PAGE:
Western Snowy Plover Monitoring at Golden Gate National Recreation Area

A Western Snowy Plover rests in the low vegetation atop a restored dune in the Crissy Field Wildlife Protection Area.
A Western Snowy Plover rests in the low vegetation atop a restored dune in the Crissy Field Wildlife Protection Area.

NPS / Jessica Weinberg McClosky

Map showing that Western Snowy Plover surveys occur in the Crissy Field Wildlife Protection Area and the Ocean Beach Snowy Plover Protection Area

Why Are Western Snowy Plovers Important?

Western Snowy Plovers are excellent indicators of the health and diversity of sandy beach ecosystems. They need wide beaches with sparse, low vegetation so they can see approaching predators while they feed on sand fleas and other beach invertebrates. Beaches that are also relatively undisturbed allow the plovers time to rest and save up energy for migration and breeding. Unfortunately, these birds and the sandy habitats they rely on are vulnerable to human recreational activities, coastal development, invasive plants, and artificially inflated predator populations. Plover numbers and nesting locations have declined significantly compared to pre-1970, signaling deterioration in healthy beach ecosystems. The US Fish and Wildlife Service listed Western Snowy Plovers as federally threatened in 1993.

The National Park Service began monitoring overwintering Western Snowy Plovers at Ocean Beach in 1994. In 2004, when the first plovers appeared on the newly restored Crissy Field beach and dunes, biologists began monitoring there as well.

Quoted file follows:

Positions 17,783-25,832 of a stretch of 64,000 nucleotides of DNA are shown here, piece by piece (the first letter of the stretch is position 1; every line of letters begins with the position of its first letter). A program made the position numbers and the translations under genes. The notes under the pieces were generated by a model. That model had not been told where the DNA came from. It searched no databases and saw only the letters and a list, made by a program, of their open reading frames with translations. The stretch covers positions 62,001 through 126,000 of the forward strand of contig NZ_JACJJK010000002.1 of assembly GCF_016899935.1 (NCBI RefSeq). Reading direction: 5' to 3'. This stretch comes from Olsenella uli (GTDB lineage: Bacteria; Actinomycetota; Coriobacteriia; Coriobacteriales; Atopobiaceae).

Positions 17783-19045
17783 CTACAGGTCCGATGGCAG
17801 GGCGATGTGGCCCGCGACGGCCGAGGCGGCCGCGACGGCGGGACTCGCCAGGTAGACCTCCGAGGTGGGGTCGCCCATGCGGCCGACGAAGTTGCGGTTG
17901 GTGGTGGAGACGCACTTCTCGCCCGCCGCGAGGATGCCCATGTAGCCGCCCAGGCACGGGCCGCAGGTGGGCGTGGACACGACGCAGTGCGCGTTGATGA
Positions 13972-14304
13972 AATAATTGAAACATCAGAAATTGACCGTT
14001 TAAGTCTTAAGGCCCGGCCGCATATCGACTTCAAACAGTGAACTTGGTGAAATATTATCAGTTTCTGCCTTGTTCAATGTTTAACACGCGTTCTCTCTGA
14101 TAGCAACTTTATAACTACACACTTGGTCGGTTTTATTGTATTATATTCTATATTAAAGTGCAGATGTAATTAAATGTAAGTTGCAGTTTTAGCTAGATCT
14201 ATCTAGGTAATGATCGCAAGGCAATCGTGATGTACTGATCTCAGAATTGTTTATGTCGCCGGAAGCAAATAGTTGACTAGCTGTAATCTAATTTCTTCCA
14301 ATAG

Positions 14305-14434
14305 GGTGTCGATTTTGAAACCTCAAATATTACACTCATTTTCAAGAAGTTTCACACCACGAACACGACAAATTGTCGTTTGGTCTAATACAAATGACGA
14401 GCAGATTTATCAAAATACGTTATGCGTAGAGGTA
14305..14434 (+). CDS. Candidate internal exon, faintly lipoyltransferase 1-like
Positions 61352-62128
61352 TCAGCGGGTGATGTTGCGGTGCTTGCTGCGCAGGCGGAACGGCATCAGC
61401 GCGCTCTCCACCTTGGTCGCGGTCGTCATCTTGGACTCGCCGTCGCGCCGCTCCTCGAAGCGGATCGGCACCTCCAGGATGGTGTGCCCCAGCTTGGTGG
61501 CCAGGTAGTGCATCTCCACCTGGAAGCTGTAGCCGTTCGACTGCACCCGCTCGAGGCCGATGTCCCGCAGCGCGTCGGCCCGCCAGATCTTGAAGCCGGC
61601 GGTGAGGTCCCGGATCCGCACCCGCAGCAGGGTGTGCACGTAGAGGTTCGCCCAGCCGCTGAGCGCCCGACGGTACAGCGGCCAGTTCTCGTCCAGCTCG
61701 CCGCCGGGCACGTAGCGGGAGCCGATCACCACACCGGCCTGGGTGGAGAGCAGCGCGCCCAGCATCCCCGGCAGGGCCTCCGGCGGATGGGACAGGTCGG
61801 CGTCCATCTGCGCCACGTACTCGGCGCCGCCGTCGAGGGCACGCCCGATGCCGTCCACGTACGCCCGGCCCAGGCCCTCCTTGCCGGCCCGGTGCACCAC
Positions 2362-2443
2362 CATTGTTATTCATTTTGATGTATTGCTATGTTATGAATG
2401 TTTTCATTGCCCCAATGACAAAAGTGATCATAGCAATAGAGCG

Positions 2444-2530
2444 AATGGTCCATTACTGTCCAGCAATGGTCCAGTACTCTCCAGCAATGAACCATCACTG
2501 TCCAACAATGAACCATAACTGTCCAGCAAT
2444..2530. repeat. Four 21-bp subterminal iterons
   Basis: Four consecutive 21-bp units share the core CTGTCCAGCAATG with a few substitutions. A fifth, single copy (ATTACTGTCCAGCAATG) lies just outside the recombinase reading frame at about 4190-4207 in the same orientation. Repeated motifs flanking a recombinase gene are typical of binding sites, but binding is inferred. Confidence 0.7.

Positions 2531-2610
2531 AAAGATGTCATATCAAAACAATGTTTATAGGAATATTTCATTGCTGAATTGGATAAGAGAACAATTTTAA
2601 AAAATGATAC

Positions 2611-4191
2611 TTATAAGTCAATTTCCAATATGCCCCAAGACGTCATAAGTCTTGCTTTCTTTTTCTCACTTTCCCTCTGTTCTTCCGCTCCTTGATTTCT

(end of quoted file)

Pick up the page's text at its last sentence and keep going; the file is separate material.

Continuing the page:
Why Do We Monitor Western Snowy Plovers?

  • To detect trends in the population size and distribution of overwintering Western Snowy Plovers in the Golden Gate National Recreation Area
  • To understand threats to overwintering Western Snowy Plovers
  • To determine when and how to conduct beach maintenance activities
A large sign marks the northern end of the Western Snowy Plover Protection Area on Ocean Beach.
A large sign marks the northern end of the Western Snowy Plover Protection Area on Ocean Beach. Beachgoers play an important role in protecting plovers in this area when they keep their pets on leashes and avoid using the upper parts of the beach where plovers rest.

NPS / Jessica Weinberg McClosky

How Do We Use the Monitoring Data?

  • To guide and evaluate Western Snowy Plover outreach and recovery efforts
  • To inform policy decisions on issues like beach closures and pet restrictions
  • To plan strategies for emerging threats such as climate change and sea level rise

What Have We Learned?

The overwintering Western Snowy Plover population on Ocean Beach has generally remained smaller than what it was at the start of the monitoring program. Still, it is far larger than the young population at Crissy Field, which remains tiny but seems to be increasing slightly over time. Monitoring data have identified several potential threats, including patrol vehicles, equestrians, joggers, kite flyers and unleashed dogs. Such disturbances cause plovers to use extra energy in fleeing instead of foraging or resting, ultimately reducing their chances of survival. Monitoring data have also shown that in spite of leash regulations lowering the number of unleased dogs in the monitored areas, they still threaten the Western Snowy Plover.

Western Snowy Plovers take shelter from the wind inside footprints left in the sand.
Western Snowy Plovers take shelter from the wind inside footprints left in the sand. Their sand-colored backs help them blend in with the beach.

NPS / Jessica Weinberg McClosky

For More Information

Golden Gate Wildlife Ecologist
Bill Merkle

Links
San Francisco Bay Area Inventory & Monitoring Network
Pacific Coast Science and Learning Center

Summary by Jessica Weinberg McClosky, September 2013.
Download PDF from the NPS Data Store